Role of Intermediaries in Linking TANF Recipients with Jobs: Final Report. Linking Welfare Recipients with Intermediaries

02/10/2000

The process of linking welfare recipients with intermediaries is complex and highly dependent on the service delivery structure in which intermediaries operate.  As a result, there is considerable variation in the way in which welfare recipients are linked with intermediaries and the ease with which this process occurs.  The success sites have in linking welfare recipients with intermediaries is determined in part by how streamlined the referral process is and how well the different agencies communicate.  Our key findings regarding how welfare recipients are linked with intermediaries are discussed below.

1.  The path that a welfare recipient takes to get to an intermediary ranges from a simple referral from the welfare office to a complex chain of referrals from one intermediary to another.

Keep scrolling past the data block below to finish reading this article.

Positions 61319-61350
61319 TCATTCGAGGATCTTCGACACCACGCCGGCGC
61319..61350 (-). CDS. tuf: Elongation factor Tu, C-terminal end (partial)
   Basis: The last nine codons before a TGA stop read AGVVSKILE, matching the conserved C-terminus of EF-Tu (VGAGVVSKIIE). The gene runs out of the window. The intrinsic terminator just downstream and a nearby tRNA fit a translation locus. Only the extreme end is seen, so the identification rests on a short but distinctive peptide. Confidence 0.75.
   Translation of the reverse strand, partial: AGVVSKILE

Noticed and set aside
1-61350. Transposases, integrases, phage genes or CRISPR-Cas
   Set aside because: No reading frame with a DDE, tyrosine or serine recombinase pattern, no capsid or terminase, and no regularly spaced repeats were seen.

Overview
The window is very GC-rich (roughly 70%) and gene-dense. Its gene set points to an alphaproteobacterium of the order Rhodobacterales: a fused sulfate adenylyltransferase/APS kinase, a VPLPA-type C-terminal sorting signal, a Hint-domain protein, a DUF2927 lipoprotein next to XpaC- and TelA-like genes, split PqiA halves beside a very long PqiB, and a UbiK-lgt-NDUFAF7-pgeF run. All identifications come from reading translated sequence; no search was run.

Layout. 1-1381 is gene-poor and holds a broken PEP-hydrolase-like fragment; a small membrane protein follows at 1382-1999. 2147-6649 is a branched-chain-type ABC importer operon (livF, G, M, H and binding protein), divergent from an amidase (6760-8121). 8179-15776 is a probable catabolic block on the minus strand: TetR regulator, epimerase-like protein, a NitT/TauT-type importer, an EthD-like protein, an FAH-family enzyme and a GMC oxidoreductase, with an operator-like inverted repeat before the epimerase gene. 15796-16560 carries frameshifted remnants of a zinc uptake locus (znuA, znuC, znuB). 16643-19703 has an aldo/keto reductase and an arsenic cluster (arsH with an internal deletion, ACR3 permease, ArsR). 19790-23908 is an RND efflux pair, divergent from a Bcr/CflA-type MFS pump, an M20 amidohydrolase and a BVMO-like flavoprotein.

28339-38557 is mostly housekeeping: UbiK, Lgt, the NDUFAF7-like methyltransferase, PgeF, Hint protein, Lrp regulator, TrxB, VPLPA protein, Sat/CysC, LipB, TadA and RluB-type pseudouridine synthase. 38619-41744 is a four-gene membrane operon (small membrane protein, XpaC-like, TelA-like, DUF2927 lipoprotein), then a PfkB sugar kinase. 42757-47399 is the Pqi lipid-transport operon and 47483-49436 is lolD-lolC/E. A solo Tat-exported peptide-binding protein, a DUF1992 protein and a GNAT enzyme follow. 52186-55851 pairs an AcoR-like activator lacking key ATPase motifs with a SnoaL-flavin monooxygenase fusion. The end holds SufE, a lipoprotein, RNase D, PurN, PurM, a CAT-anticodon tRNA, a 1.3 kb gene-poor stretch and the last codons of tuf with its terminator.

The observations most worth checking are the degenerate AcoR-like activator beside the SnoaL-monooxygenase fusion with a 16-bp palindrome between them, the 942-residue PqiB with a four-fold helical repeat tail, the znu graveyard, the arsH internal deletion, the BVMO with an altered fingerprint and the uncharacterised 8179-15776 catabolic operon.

In the local sites, intermediaries that provide primary employment services generally do not control the flow of clients they receive.  As Figure III.1 illustrates, the sites use four different models to link welfare recipients with intermediaries.  These four models are distinguished by two key features: (1) who controls the flow of clients to intermediaries and (2) who has primary responsibility for working with clients to develop a self-sufficiency plan.

Figure III.1: Linking Welfare Recipients to intermediaries: Referral Models in the Study Sites.

Welfare Office Case Management Model.  In the sites that use this model, staff from the welfare office work with TANF clients to develop a self-sufficiency plan and determine which intermediary will provide the services the client needs to make the transition from welfare to work.  All changes to a client's self-sufficiency plan are authorized by welfare office staff.  Welfare staff coordinate all employment services and are responsible for monitoring a clients' progress toward self-sufficiency on a regular basis.